Tuesday, July 08, 2014

Peak Google - Is Content Discovery via Google Search In Permanent Decline?

Content discovery is changing. Whilst Google remains the dominant search engine its influence on content discovery is declining. People increasingly discover content through social referrals, mobile apps and niche search engines. Is this just a blip or have we already passed the point of Peak Google when it comes to content discovery?
Google Search Volume Growth Slows
Google search volume growth has slowed over recent years.
In many ways this is to be expected and whilst the growth rate has fallen, it should be noted that total Google search volumes are still growing.
The number of Google searches per internet user has also leveled off in recent years as we can see below. Data from http://www.internetlivestats.com/
This is also partly to be expected as much of the recent growth in internet users is in countries like China, where users are less likely to use Google. We would also expect the volume of searches to flatten out as the search market reaches maturity.
Visits to Sites From Google Declines
The most significant trend from recent data is that visits to sites from Google is actually falling.
Shareaholic reported back in December 2013 that organic search’s share of visits to publishers actually dropped 6% in the year from November 2012 to November 2013. This covered all search engines including Google. See https://blog.shareaholic.com/search-traffic-social-referrals-12-2013/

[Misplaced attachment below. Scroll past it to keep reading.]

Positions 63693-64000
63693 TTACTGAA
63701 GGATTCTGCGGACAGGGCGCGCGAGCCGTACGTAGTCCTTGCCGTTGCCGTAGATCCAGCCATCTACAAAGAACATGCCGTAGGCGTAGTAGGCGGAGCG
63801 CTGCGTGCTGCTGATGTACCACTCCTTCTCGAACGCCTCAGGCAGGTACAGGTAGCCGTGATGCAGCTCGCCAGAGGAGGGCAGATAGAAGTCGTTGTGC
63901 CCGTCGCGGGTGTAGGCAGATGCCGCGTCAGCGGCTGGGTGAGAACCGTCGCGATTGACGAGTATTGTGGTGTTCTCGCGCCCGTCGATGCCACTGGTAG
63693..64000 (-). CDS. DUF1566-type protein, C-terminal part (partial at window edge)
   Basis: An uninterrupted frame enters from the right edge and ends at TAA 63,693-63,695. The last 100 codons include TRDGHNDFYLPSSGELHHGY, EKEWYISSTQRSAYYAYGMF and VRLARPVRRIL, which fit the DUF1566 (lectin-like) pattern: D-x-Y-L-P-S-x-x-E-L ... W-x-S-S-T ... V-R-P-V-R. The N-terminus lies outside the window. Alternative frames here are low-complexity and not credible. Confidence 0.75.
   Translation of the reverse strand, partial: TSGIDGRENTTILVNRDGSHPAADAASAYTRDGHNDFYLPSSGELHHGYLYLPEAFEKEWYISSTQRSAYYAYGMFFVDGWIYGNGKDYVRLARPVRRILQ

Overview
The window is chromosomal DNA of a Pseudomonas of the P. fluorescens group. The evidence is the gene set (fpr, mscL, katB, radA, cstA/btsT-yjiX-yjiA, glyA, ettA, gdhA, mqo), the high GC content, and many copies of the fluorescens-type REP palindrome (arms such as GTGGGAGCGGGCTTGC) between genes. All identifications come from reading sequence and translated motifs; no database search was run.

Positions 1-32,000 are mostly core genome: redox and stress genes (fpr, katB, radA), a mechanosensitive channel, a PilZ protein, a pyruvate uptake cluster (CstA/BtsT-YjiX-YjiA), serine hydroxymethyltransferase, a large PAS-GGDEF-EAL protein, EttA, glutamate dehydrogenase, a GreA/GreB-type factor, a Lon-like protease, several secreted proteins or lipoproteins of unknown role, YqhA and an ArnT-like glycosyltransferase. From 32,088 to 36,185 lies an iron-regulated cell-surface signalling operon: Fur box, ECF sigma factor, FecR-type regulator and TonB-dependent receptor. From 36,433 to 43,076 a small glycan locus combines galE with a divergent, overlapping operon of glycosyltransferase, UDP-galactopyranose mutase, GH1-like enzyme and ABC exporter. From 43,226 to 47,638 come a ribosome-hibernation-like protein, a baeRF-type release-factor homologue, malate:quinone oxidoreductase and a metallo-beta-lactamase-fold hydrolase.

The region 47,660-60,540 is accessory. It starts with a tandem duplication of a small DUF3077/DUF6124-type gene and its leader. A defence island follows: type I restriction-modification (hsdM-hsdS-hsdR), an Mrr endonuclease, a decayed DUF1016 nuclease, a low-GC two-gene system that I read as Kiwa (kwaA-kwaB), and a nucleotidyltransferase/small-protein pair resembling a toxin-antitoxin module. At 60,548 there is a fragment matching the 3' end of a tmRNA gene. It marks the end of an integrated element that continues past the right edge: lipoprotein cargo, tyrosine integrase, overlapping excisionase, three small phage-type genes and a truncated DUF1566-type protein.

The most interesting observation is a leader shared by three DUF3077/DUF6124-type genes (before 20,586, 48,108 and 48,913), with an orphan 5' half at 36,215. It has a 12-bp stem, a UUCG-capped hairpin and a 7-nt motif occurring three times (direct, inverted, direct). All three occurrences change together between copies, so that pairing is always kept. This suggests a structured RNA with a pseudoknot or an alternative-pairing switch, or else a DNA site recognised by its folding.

Since November 2013 this decline has continued. The latest Shareaholic report on search engine data from December 2013 to May 2014 found a steady decline in the number of visitors coming from search engines over the last six months.

The fall in Google’s search engine traffic is shown in the chart below.
It could be argued this is partly because Google, with its new Hummingbird Algorithm, is getting better at predicting what people are searching for. Hence, Google often provides the answer directly on the search results page and therefore users do not need to visit a website. This will primarily apply to searches for something specific and short such as the number for a restaurant, the age of an actor or the date a building was constructed. It applies less to longer form content and articles.
The decline in search traffic visitors from Google has been quite marked since the end of 2013. The chart also hides another major shift which is the shift to mobile and the decline in desktop search. Google’s Matt Cutts has said he expects to see mobile search overtake desktop search very soon, see http://searchengineland.com/matt-cutts-mobile-queries-may-surpass-pc-year-186816
Changes in Content Discovery
There is a lot of evidence that people are increasingly finding content in ways that do not involve Google or other major search engines. They discover content via apps directly such as Yelp, via social referrals, via content aggregation platforms and via niche search engines such as social search engines.
A recent article by Ad Age shows the shift to search within apps as measured in terms of advertising dollars. They forecast Google’s share of ad dollars will fall significantly. They say “Last year alone, Google saw its near-monopoly in mobile search shrivel nearly 15 percentage points, with standalone apps, such as Yelp, scooping up considerably more search.”http://adage.com/article/digital/study-mobile-search-shifting-google-mobile-apps/293560/
Using apps for content discovery extends beyond Yelp to retail sites, job sites, property sites, travel sites and other specific purpose apps.